Our massive creation of wealth can't be totally written off as a result of more technical labor, either. We destroy the competition in each singular field of labor as well. For example, an American farm worker creates almost 58 times the annual wealth of his Chinese counterpart. A Chinese industrial worker produces $12,642 in wealth per year, which is absolutely demolished by the American figure of $104,606.
And the ILO report states that the productivity gap between the United States and poorer nations is widening.
This stands in sharp contrast to the crux of Colvin's article, where he says
Now I don't particularly want to argue with the Senior Editor-in-chief of Fortune, but I can't help but scoff at this. At best he's sorely misrepresented his argument; at worst, he's flat out wrong.
The difference lies not in the price of labor per hour but the type of labor being performed. This relates marvelously with the laws of thermodynamics, which tell us that energy has not only quantity (first law) but quality (second law).
Similarly, you can't find labor to produce what Americans will in other countries, and it has nothing to do with the price per hour. It's a case of apples to oranges, and I think Colvin knows it. The disparity between the amount of time to create wealth in a nation based on agriculture compared to that of one based on technology renders any comparison completely null and void.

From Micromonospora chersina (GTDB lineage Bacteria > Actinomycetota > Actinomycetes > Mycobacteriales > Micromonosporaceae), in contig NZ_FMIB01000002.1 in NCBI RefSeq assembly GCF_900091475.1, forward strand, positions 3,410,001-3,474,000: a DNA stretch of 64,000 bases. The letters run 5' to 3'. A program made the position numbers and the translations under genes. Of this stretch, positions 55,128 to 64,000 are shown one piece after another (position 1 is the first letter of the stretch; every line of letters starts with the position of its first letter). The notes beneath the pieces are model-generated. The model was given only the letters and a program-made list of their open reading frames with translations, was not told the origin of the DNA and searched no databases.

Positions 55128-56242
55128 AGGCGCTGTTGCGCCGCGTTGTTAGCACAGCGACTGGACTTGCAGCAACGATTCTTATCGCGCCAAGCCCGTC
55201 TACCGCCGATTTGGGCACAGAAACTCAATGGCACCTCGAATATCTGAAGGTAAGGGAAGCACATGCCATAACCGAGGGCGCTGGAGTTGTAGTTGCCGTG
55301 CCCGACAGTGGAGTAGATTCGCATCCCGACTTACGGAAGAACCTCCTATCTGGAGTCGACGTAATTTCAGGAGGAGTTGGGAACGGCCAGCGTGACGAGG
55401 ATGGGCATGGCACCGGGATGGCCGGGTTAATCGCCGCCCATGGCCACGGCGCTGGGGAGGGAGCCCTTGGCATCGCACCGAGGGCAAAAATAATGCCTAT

The ILO report's executive summary makes this lucidly clear:
The majority of workers in most developed economies are engaged in wage and salaried employment. In contrast, the majority in the developing economies of sub-Saharan Africa and South Asia continue to work as own account workers and contributing family workers.By contrast, only approximately 7 percent work in the agriculture industry in the US (21 million). The apples-to-oranges comparison becomes even more ridiculous when the cost of living in terms of food is considered: Americans, on average, spend 9.3 percent of their income on food. India spends 53.1 percent, Venezuela spends 34.3 percent, Italy spends 25.7 percent, Japan spends 19.1 percent, France spends 16.3 percent and the United Kingdom spends 11.5 percent.
In recent years agriculture has lost its place as the main sector of employment and has been replaced by the service sector, which in 2006 constituted 42.0 per cent of world employment compared to 36.1 per cent for agriculture